DAVID K. NILES PAPERS -- Approximately 4000 pages. Niles was an administrative assistant to President Truman with responsibility for Jewish and minority affairs. His papers include material on the Palestine controversy and the recognition of Israel.

Truman with Israeli President Ben-Gurion and Abba Eban, Ambassador of Israel
HARRY ROSENFIELD PAPERS -- Approximately 500 pages. Contains material documenting Rosenfield's service as a member of the Displaced Persons Commission from 1948 to 1952.

RECORDS OF THE WEIZMANN ARCHIVES -- Approximately 200 pages. Photocopies of documents from the archives in Rehovoth, Israel, relating to the Palestine issue and U.S-Israeli relations.

JOEL D. WOLFSOHN PAPERS -- Approximately 8000 pages. Contains documentation of Wolfsohn's work with the American Jewish Committee, 1947-1950.

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J. WESLEY ADAMS. Second Secretary, U.S. Embassy in Cairo, Egypt, 1950-52. Approximately 10 pages.

STANLEY ANDREWS. Administrator, Technical Cooperation Administration, 1951-53. Approximately 20 pages.

EBAN A. AYERS. Assistant Press Secretary to the President, 1945-50; Special Assistant in the White House Office, 1951-53. Approximately 10 pages.

JOHN E. BARRIERE. Staff member, Research Division, Democratic National Committee, 1948. Approximately 1 page.

WILLIAM L., BATT, JR. Director, Research Division, Democratic National Committee, 1948. Approximately 1 page.

DAVID E. BELL. Special Assistant in the White House Office, 1947-48 and 1949-51; Administrative Assistant to the President, 1951-53. Approximately 2 pages.

BERNARD BERNSTEIN. Attorney, U.S. Treasury Department, 1933-42; Financial Adviser, North African Economic Control Board, 1942-43; Director, Finance Division and Director, Division of Investigation of Cartels and External Assets, U.S. Group Control Commission for Germany, 1944-45; and Financial Adviser to Gen. D.D. Eisenhower for Civil Affairs and Military Government, ETO and MTO, 1942-45.

KENNETH M. BIRKHEAD. Associate Director of Public Relations, Research Division, Democratic National Committee, 1948. Approximately 4 pages.

DONALD C. BLAISDELL. Special Assistant, Bureau of U.N. Affairs, Department of State, 1947-51; U.S. representative for International Organization Affairs, Geneva, Switzerland, 1951-53. Approximately 10 pages.

BEN HILL BROWN. Assistant Legal Adviser, Department of State, 1946-49; Deputy Assistant Secretary of State for Congressional Relations, 1949-55. Approximately 10 pages.

HENRY BYROADE. Military Attache to General George C. Marshall on China Mission, 1946-47; Deputy Director and Director, Bureau of German Affairs, Department of State, 1949-52; Assistant Secretary of State for Near Eastern, South Asian and African Affairs, 1952-55; U.S. Ambassador, 1955-77. Approximately 10 pages.

MICHAEL H. CARDOZO. Office of the Legal Adviser, Department of State, 1945-52; Assistant Legal Adviser for Economic Affairs, Department of State, 1950-52. Approximately 2 pages.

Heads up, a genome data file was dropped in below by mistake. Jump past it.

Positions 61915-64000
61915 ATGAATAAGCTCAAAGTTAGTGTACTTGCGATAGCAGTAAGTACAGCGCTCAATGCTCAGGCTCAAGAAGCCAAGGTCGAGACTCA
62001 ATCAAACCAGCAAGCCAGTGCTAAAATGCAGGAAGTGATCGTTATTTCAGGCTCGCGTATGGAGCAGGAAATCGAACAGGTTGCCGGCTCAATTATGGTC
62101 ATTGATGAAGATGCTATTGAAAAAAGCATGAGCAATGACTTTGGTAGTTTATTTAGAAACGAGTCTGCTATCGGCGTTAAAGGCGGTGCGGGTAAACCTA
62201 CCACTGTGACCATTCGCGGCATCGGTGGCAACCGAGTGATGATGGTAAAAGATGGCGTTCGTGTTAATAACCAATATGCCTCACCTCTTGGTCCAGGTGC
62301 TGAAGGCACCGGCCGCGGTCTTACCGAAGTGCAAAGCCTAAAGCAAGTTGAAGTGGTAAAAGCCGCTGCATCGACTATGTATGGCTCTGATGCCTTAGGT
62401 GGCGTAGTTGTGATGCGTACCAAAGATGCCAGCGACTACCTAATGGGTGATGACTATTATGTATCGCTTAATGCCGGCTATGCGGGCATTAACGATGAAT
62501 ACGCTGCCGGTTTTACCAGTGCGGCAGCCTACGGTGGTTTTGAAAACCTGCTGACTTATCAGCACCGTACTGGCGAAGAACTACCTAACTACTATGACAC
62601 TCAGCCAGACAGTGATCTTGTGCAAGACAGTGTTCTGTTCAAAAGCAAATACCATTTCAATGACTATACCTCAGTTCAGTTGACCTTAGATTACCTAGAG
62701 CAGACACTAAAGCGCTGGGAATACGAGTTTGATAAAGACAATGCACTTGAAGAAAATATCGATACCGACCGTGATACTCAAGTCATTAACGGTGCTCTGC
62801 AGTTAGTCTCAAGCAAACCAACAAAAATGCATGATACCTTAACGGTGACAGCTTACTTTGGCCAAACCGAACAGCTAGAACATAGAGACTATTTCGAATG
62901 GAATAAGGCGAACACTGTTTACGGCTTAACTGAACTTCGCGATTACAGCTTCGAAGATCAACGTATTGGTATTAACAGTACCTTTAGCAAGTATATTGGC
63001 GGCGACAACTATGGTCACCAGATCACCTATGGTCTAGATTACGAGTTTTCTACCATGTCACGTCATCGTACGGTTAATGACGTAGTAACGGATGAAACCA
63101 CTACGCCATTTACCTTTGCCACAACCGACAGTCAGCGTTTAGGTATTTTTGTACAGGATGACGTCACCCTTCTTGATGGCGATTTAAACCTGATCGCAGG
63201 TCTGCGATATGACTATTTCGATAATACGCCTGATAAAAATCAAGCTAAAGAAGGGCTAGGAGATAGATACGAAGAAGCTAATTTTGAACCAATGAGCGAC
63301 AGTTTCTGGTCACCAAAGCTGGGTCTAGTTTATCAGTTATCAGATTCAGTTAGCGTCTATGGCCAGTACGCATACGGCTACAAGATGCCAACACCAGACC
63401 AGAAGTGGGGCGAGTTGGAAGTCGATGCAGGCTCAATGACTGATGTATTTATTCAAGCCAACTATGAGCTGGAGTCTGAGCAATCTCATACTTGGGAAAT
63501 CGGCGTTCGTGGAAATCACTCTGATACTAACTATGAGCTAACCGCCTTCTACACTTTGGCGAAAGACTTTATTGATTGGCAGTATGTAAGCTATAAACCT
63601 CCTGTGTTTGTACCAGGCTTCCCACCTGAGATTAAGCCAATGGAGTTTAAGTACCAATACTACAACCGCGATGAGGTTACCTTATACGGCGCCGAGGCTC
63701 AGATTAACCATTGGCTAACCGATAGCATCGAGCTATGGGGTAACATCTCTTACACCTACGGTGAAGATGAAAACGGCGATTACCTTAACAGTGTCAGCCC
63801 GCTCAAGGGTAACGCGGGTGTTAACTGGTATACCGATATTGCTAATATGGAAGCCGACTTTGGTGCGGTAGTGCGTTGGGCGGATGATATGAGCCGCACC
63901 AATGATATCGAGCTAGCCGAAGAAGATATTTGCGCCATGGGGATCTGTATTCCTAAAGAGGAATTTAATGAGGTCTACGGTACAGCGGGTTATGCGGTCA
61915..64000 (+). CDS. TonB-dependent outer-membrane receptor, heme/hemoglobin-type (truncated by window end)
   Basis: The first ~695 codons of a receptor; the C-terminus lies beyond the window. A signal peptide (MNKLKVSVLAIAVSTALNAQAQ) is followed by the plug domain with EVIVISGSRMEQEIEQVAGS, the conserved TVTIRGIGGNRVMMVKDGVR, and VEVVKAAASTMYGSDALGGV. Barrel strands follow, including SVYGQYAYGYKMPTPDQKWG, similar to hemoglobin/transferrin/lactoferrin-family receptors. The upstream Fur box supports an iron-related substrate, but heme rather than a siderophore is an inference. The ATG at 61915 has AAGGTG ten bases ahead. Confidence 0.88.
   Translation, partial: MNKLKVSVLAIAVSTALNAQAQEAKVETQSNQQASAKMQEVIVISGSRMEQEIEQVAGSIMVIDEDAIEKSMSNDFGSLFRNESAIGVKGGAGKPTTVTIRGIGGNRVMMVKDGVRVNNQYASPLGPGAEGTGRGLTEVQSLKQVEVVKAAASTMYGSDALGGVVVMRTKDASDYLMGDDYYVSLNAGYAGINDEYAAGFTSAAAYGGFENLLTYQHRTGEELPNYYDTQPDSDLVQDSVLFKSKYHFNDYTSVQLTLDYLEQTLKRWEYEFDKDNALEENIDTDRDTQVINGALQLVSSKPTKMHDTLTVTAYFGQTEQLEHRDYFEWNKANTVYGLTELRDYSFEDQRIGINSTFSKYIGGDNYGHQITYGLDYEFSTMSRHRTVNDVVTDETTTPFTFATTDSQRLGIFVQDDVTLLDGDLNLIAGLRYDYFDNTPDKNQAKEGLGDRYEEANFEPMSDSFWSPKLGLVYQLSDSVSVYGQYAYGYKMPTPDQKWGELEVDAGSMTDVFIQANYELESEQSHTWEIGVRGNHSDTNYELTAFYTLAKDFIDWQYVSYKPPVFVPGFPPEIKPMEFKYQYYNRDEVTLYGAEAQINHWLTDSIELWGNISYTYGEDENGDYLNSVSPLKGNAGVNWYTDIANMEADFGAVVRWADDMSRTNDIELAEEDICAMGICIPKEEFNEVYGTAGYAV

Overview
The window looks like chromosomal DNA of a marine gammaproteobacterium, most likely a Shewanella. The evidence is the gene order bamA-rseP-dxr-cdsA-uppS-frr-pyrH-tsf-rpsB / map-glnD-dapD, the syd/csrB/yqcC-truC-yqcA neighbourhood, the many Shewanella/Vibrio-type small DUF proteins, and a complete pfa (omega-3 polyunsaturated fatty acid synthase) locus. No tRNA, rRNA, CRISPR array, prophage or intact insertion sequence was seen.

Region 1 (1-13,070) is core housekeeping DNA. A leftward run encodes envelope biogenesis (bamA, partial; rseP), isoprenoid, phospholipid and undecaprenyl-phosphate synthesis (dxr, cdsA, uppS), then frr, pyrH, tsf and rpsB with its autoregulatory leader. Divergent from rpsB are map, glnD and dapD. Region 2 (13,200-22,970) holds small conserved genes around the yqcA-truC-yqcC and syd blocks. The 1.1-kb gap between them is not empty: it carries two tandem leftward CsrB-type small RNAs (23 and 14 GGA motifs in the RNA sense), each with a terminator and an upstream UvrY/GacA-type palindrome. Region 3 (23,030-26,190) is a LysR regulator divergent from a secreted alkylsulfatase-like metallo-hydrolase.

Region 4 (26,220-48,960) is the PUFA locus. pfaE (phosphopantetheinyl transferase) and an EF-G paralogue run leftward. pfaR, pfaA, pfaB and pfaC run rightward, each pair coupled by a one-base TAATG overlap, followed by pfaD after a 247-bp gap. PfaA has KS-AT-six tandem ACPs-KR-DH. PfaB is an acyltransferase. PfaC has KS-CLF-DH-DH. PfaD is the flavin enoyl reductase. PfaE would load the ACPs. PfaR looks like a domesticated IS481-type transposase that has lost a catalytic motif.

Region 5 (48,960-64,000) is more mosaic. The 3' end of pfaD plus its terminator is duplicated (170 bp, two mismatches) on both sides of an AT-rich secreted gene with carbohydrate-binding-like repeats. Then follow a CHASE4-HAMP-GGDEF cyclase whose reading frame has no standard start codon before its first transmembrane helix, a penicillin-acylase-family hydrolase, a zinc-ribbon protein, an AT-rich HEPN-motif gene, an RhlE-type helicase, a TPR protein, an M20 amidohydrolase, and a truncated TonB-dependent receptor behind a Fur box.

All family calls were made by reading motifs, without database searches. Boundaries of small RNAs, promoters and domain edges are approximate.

OSCAR L. CHAPMAN. Assistant Secretary of the Interior, 1933-46; Under Secretary of the Interior, 1946-48; Secretary of the Interior, 1949-53. Approximately 26 pages.

CLARK CLIFFORD. Special Counsel to the President, 1946-1950. About 15 pages on his role in the recogniton of Israel.

MATTHEW J. CONNELLY. Appointments Secretary to the President, 1945-53. Approximately 10 pages.

JONATHAN DANIELS. Press Secretary to the President, 1945; Editor, Raleigh (N.C.) News and Observer, 1948-70. Approximately 2 pages.

C. GIRARD DAVIDSON. Assistant Secretary of the Interior, 1946-50. Approximately 5 pages.

GEORGE M. ELSEY. Naval Officer assigned to the White House Map Room, 1942-47; Special Assistant in the White House Office, 1947-49; Administrative Assistant to the President, 1949-51; Assistant to the Director, Mutual Security Agency, 1951-53. Approximately 10 pages.

MARK F. ETHRIDGE. U.S. delegate, U.N. Commission of Investigation to Study the Greek Border Disputes, 1947; U.S. Representative, U.N. Conciliation Commission for Palestine, 1949; Chairman, U.S. Advisory Commission on Information, 1948-50. Approximately 5 pages.

OSCAR R. EWING. Vice chairman, Democratic National Committee, 1942-47; Administrator, Federal Security Agency, 1947-53. Approximately 10 pages.

EDGAR C. FARIS, JR. Secretary to Senator Harry S. Truman, 1935-38. Approximately 2 pages.

ABRAHAM FEINBERG. Businessman and philanthropist. About 60 pages relating to his support for Jewish refugees in Palestine and the establishment of the state of Israel.

MONROE FRIEDMAN. Chairman, Alameda County (California) Democratic Central Committee, 1948. Approximately 2 pages.

MERRILL C. GAY. Assistant Chief, Division of Commercial Policy, Department of State, 1944-49; Economic Adviser to the Assistant Secretary of State for Far Eastern Affairs, 1949-55. Approximately 2 pages.

A. J. GRANOFF. Kansas City lawyer and longtime friend of both Harry S. Truman and Edward Jacobson. Approximately 10 pages.

LOY HENDERSON. Director, Office of Near Eastern and African Affairs, Department of State,1945-1948. About 70 pages on the State Department's position regarding the recognition of Israel.